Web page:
POWELL – The Columbus Zoo and Aquarium bid farewell to two manatees, Jedi and Junebug, late Monday night.
The duo began their journey back to Florida following completion of their 11-month rehabilitation after being rescued as orphans off the coast of Florida.
Jedi was rescued in March 2016 from Stuart Canal, while Junebug was rescued from Outer Clam Bay in Naples in June 2015. Since their initial arrival in Columbus in November 2016, both manatees have grown into strong, independent manatees.
Both Jedi and Junebug traveled from Columbus with a member of the animal care team and one of the Zoo’s staff veterinarians to the Miami Seaquarium, where they will complete their final preparations to be released back to the areas from which where they were initially rescued.
They arrived at the Aquarium Tuesday morning, and the manatees are doing well.
“Each manatee is incredibly special to us," said Becky Ellsworth, Shores region curator. "While it’s a bittersweet moment to say goodbye, more than anything, we are always thrilled as they enter the final stages of preparations for returning to their native range.
"It’s a great testament to the success of this collaborative program benefiting the lives of individual animals like Jedi and Junebug and their species, and we’re proud to continue caring for other manatees in need of our assistance.”
The Zoo recently welcomed another manatee for rehabilitation. On Sept. 29, 2017, 18-month-old female manatee, Agua, arrived at the Columbus Zoo from Tampa’s Lowry Park Zoo after being in their care for a little over a year.
Agua and her mother were brought to Tampa’s Lowry Park Zoo on June 24, 2016 after her mother was struck by a boat near Clearwater, Florida. Unfortunately, Agua’s mother succumbed to her serious injuries on Aug. 12, 2016. After receiving care in Florida and her condition was stabilized, Agua moved to Columbus to continue her rehabilitation journey and eventual release to Florida waters.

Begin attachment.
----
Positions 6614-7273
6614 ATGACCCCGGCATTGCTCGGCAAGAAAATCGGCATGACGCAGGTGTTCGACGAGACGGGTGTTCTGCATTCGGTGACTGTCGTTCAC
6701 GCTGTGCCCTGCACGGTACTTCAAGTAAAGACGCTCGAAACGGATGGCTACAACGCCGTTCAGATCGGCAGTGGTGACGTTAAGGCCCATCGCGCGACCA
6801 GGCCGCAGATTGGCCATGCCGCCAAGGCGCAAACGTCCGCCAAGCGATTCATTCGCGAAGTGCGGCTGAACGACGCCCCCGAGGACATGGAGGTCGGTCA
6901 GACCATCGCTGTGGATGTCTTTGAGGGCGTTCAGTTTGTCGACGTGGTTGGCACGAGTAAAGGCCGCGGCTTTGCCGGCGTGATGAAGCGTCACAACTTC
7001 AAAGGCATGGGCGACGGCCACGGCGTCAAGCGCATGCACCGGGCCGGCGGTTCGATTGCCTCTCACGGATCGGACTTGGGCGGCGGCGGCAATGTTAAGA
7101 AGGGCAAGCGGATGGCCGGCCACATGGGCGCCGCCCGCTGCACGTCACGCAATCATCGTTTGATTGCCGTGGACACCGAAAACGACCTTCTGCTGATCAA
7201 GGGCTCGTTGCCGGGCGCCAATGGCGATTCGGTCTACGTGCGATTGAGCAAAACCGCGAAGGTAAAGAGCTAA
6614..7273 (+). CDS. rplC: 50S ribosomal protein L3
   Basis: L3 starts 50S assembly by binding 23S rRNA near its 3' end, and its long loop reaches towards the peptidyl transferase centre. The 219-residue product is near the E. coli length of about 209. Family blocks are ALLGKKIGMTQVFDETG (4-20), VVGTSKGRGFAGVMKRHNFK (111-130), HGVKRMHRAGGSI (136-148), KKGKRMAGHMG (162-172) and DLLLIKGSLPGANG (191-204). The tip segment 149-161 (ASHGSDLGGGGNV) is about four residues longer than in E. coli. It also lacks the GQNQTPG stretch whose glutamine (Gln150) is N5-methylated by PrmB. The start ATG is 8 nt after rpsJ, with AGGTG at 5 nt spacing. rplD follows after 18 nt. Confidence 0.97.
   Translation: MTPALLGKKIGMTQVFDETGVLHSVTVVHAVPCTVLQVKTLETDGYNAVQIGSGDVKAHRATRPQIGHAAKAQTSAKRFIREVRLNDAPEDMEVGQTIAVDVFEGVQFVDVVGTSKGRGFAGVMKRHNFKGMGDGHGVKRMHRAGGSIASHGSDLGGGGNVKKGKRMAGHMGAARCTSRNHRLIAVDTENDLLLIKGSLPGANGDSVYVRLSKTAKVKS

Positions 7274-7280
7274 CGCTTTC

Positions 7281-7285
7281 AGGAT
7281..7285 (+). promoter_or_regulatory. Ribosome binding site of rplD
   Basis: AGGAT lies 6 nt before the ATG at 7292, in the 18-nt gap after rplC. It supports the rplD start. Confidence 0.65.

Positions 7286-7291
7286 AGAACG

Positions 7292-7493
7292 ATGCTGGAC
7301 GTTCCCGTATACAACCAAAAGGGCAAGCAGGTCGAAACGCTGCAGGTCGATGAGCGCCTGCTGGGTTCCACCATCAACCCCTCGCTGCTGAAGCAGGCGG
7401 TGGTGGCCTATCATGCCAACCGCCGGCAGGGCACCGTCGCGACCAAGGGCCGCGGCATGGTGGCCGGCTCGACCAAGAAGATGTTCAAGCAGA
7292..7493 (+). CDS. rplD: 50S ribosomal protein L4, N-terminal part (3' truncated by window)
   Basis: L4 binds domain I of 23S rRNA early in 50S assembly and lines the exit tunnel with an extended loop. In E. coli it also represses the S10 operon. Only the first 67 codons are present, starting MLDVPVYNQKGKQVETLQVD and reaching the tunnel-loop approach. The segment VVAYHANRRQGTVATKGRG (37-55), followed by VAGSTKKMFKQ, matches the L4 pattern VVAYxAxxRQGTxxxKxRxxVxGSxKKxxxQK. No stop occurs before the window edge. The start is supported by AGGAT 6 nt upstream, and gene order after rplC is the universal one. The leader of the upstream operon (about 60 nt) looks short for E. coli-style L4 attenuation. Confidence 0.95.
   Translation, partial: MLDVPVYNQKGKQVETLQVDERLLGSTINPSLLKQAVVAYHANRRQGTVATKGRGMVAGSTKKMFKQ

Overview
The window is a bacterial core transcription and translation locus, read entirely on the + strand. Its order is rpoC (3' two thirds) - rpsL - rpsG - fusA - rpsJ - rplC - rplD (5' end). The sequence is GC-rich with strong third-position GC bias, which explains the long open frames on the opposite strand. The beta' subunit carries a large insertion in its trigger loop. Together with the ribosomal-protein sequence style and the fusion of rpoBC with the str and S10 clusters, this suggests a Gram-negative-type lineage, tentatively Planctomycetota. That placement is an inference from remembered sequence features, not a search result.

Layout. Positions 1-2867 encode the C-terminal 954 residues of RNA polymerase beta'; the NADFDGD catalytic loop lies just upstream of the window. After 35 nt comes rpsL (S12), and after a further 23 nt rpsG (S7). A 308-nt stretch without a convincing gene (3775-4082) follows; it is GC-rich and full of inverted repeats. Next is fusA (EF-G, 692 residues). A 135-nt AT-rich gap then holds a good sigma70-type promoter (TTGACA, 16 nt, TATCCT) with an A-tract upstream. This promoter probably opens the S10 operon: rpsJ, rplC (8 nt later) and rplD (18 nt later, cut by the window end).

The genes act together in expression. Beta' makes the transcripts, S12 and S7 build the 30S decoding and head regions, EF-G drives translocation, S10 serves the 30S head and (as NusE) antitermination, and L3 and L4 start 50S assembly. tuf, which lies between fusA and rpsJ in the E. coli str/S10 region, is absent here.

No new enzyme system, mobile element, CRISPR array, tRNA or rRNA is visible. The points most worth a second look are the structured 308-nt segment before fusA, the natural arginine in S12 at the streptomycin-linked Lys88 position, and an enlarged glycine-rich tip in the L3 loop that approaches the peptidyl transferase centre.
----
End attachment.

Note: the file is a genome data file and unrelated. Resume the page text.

Currently, the Columbus Zoo is caring for four manatees: Agua, twins Millennium and Falcon, and long-term resident, Stubby. Due to the extensive injuries she received from a boat strike, Stubby would not survive if she returned to her native range. Instead, she has often assumed the role of a surrogate mother looking after the other manatees and was the first to greet Agua during her introduction to the Zoo’s Manatee Coast habitat.
As part of the Manatee Rescue & Rehabilitation Partnership (MRP), the Columbus Zoo and Aquarium is a second stage rehabilitation facility that provides a temporary home for manatees until they are ready for release back to the wild.
The MRP is a cooperative group of non-profit, private, state, and federal entities who work together to monitor the health and survival of rehabilitated and released manatees.
Information about manatees currently being tracked is available at www.wildtracks.org. The Columbus Zoo and Aquarium was the first program partner outside of the state of Florida and is one of only two facilities outside of Florida to care for manatees.
The threatened Florida manatee is at risk from both natural and man-made causes of injury and mortality, including exposure to red tide, cold stress, disease, boat strikes, crushing by flood gates or locks, and entanglement in or ingestion of fishing gear.
The Columbus Zoo and Aquarium supports field conservation projects for three of four living species of manatees through its Conservation Fund. Providing grants to researchers on three continents (North America, South America and Africa), the Zoo contributes to rescue and rehabilitation in Florida, environmental education focused on the Amazonian manatee in Colombia, and critical population surveys for the least known species: the West African manatee.
About the Columbus Zoo and Aquarium
Home to more than 10,000 animals representing over 600 species from around the globe, the Columbus Zoo and Aquarium leads and inspires by connecting people and wildlife. The Zoo complex is a recreational and education destination that includes the 22-acre Zoombezi Bay water park and 18-hole Safari Golf Course. The Columbus Zoo and Aquarium also operates The Wilds, a 10,000-acre conservation center and safari park located in southeastern Ohio. The Zoo is a regional attraction with global impact; annually contributing more than $4 million of privately raised funds to support conservation projects worldwide. A 501(c)(3) nonprofit organization, the Columbus Zoo has earned Charity Navigator’s prestigious 4-star rating.